593 F.3d 596 (7th Cir. 2010), 08-2895, United States v. Huddleston
|Citation:||593 F.3d 596|
|Opinion Judge:||DOW, District Judge.|
|Party Name:||UNITED STATES of America, Plaintiff-Appellee, v. Timothy HUDDLESTON, Defendant-Appellant.|
|Attorney:||Joseph H. Hartzler, Attorney (argued), Office of the United States Attorney, Springfield, IL, for Plaintiff-Appellee. Vilija Bilaisis, Attorney (argued), Sniegowski & Bilaisis, PLC, Ludington, MI, for Defendant-Appellant.|
|Judge Panel:||Before KANNE and EVANS, Circuit Judges, and DOW, District Judge.|
|Case Date:||January 27, 2010|
|Court:||United States Courts of Appeals, Court of Appeals for the Seventh Circuit|
Argued May 4, 2009.
[Copyrighted Material Omitted]
Timothy Huddleston was charged in a three-count superseding indictment with possession of a controlled substance with intent to distribute, in violation of 21 U.S.C. § 841(a)(1) and (b)(1)(B); possession of a firearm having previously been convicted of a felony offense, in violation of 18 U.S.C. § 922(g)(1); and possession of a firearm in furtherance of drug trafficking, in violation of 18 U.S.C. § 924(c). A jury found Huddleston guilty of all three charges. Prior to Huddleston's trial, the district court denied his motion to suppress evidence seized from him without a search warrant at the time of his arrest.
Huddleston now appeals the district court's decision to allow the Government to introduce evidence seized from him. In addition, Huddleston contends that there was insufficient evidence to support his conviction on both the intent to distribute charge and the possession of a firearm in furtherance of a drug-trafficking crime charge. For the following reasons, we affirm the judgment of the district court.
In December 2006, Huddleston was living with his girlfriend, Tarana White, at 1850 South Wirt Street. Tarana White rented the Wirt Street house from her parents, Walter and Dorothy White. On December 30, 2006, Dorothy White called police and reported that a man-Huddleston-was in the Wirt Street house with a gun. The responding officers arrived and stopped a few houses away, where they spoke with Dorothy White. Mrs. White told the officers that she owned the house, which she rented to her daughter, and that Huddleston did not have permission to be there. In addition, Mrs. White informed the officers that Huddleston had threatened her daughter's life earlier that evening. Mrs. White told the officers that she had found Huddleston asleep on the couch in the house holding what appeared to be a gun, and that, as far as she knew, he was still asleep. One of the responding officers testified that he knew that Huddleston had a " violent felony past" that included charges of aggravated discharge of a weapon.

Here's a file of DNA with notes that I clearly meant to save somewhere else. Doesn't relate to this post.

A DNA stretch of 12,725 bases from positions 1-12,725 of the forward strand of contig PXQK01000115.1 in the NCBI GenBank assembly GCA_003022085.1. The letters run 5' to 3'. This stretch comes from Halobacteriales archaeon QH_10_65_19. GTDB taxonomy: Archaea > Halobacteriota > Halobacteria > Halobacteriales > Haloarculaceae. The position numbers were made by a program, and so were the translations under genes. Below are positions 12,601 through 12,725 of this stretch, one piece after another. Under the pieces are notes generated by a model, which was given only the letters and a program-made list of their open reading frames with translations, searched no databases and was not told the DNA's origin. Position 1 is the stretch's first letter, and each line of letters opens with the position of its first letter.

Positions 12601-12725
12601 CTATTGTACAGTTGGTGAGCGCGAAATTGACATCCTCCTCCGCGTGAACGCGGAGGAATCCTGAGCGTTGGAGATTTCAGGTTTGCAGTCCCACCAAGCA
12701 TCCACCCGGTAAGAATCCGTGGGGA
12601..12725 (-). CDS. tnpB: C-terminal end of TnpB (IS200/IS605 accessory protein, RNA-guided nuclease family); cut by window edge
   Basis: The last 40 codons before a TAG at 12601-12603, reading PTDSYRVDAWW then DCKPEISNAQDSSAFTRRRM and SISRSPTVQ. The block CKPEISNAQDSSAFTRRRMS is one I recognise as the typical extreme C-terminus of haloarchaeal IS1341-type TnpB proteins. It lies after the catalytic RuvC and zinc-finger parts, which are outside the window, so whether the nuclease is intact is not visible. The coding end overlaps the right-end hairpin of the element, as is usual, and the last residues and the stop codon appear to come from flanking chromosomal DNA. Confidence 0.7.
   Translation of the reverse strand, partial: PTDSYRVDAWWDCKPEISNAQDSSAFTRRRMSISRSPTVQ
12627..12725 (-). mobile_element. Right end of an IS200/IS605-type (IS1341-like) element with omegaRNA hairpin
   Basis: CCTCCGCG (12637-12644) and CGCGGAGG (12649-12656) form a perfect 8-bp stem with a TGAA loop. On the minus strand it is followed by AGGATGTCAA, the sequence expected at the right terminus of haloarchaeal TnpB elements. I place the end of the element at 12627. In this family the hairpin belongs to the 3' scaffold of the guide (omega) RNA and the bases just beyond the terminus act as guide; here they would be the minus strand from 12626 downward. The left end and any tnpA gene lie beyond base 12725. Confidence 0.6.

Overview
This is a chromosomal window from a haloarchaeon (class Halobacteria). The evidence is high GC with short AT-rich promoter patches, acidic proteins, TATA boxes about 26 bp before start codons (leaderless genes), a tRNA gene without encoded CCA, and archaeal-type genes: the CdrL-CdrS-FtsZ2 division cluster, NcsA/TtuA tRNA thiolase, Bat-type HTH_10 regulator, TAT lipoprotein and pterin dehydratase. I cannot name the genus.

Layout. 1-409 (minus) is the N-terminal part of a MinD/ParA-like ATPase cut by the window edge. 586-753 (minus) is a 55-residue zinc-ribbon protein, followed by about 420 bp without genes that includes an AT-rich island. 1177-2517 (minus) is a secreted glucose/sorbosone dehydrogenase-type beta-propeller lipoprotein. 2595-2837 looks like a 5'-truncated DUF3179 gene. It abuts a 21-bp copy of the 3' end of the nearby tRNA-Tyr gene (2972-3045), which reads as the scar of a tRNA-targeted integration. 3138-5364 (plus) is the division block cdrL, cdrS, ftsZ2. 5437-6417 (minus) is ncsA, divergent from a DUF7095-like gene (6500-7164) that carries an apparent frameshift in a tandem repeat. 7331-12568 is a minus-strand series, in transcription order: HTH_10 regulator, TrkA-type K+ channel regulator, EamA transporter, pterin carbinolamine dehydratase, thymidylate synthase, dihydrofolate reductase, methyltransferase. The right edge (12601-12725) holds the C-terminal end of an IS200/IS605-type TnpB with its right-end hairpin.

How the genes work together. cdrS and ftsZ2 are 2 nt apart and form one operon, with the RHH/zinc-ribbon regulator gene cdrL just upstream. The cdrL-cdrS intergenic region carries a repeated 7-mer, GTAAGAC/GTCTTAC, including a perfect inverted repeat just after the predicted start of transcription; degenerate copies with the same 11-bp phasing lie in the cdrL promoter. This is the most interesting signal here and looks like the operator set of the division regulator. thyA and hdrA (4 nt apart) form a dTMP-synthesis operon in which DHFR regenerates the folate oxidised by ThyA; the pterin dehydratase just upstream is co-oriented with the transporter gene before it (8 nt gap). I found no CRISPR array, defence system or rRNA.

Without obtaining a search warrant, the officers opened the door to the Wirt Street house and announced their presence. They observed Huddleston asleep on the couch; he did not respond. The officers then entered the house, confirmed that Huddleston had a gun in his hand, and disarmed and arrested him. The gun was a loaded .44-caliber revolver. While searching Huddleston incident to the arrest, the officers found what appeared to be crack cocaine in Huddleston's pockets. The officers removed a larger bag of the substance from Huddleston's front pants pocket and a smaller bag from his jacket pocket. Forensic analysis later confirmed that the larger bag contained 5.2 grams of cocaine base (crack), and the smaller bag contained .4 grams of cocaine base.
Huddleston was charged with (1) possession of a controlled substance with intent to distribute; (2) possession of a firearm having previously been convicted of a felony offense; and (3) possession of a firearm in furtherance of drug trafficking. After an evidentiary hearing, the Magistrate Judge prepared a lengthy report and recommendation in which he recommended that Huddleston's motion to quash his arrest and suppress evidence be denied under both the apparent authority consent and exigent circumstances exceptions to the warrant requirement. The District Court overruled Huddleston's objections and adopted the Magistrate Judge's report and recommendation, finding that the warrantless entry was justified by the existence of exigent circumstances. Following a...
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